Both NASCAR (National Association for Stock Car Auto Racing) and Formula One are motor-car racing competitions with a huge fan following. Indeed, the total fan following generated by these two leagues are comparable to that of International soccer, Tennis and Athletics. But the two competitions differ in three key areas, namely, 1 – rules and set-up of the competition; 2 – the technical differences in the build of race-cars; and 3 – the reach and fan following of the sport. The following paragraphs will expand on these points.
Firstly, Formula One is authorized by the Federation Internationale de l’Automobile (FIA) and is the more lucrative of the two. But motor-race connoisseurs have found NASCAR to be more appealing in certain aspects. For example, competition for pole position tends to be more open in a NASCAR race compared to a F1 race. In the latter, whoever starts at the pole position ends up winning the race most times, making the field of competition less-egalitarian than NASCAR. NASCAR is also noted for testing drivers’ core racing skills, whereas in Formula One, strategies, tactics and other team considerations bear upon the outcome. As a result both these circuits have developed their own niche fan following. NASCAR races are usually 400-500 miles long and are run on oval tracks, whereas Formula One races are run on uniquely constructed circuits and last about 2-3 hrs.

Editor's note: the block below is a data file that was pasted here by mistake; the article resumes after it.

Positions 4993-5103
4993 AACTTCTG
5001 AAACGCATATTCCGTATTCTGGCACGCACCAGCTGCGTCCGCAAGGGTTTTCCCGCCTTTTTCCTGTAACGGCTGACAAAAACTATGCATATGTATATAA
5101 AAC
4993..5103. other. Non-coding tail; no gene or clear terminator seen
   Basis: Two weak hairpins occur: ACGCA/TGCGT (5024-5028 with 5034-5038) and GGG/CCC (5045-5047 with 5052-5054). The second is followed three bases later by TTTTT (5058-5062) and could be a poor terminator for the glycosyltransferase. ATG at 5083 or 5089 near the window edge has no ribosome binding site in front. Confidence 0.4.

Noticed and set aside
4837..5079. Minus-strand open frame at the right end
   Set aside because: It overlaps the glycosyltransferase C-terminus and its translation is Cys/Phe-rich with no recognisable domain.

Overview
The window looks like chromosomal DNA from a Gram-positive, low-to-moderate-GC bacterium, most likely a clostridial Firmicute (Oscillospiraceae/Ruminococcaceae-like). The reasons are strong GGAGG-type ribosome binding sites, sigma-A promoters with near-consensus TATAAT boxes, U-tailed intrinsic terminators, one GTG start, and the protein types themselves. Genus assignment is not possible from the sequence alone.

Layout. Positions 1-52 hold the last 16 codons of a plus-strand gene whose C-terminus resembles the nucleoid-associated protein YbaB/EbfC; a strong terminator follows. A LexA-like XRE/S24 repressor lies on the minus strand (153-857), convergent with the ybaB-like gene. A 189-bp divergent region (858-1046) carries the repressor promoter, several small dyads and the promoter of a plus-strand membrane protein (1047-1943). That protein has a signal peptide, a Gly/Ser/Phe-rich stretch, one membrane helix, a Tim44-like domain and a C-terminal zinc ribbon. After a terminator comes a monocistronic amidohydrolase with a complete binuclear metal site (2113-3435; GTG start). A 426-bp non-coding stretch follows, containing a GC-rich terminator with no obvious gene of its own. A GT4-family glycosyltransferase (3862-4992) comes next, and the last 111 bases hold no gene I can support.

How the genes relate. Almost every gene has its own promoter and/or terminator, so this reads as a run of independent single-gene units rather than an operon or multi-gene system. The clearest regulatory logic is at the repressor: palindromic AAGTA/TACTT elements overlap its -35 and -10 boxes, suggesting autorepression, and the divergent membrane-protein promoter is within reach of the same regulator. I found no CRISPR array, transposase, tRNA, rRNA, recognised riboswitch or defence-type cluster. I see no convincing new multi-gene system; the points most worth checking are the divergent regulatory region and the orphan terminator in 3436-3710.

Secondly, NASCAR racers use ‘stock’ cars, which weighs 2.5 times more than a Formula One car. Hence NASCAR racing is closer in reality to ordinary cars as their maximum speeds are decidedly lesser than Formula One cars. While Formula One teams employ special engineering and design to make their cars the best in business, NASCAR racers used improvised versions of cars available in American showrooms.
And thirdly, another key difference between the two circuits is that while NASCAR has an international fan following, it is primarily an American championship, with all races conducted within the country. In the case of Formula One, it is truly international and races are conducted all across the world. Formula One teams are owned by international car manufacturers like Ferrari, McLaren, Renault, etc. NASCAR, on the other hand is exclusively based on American manufacturers such as Chevrolet, Red Bull, Dodge, etc. Manufacturers such as Honda and Toyota were recently included after they set up manufacturing plants in American soil.
Hence, in conclusion, both NASCAR and Formula One have their own unique features and specialities. Both have gained reputation for providing entertainment and thrill to the fans.
Jones, Bruce (1997). The Ultimate Encyclopedia of Formula One. Hodder & Stoughton.
Fielden, Greg (2005). “The National Championship Stock Car Circuit”. In Editors of Consumer Guide. NASCAR: A Fast History. Lincolnwood, Illinois: Publications International Ltd.. p.15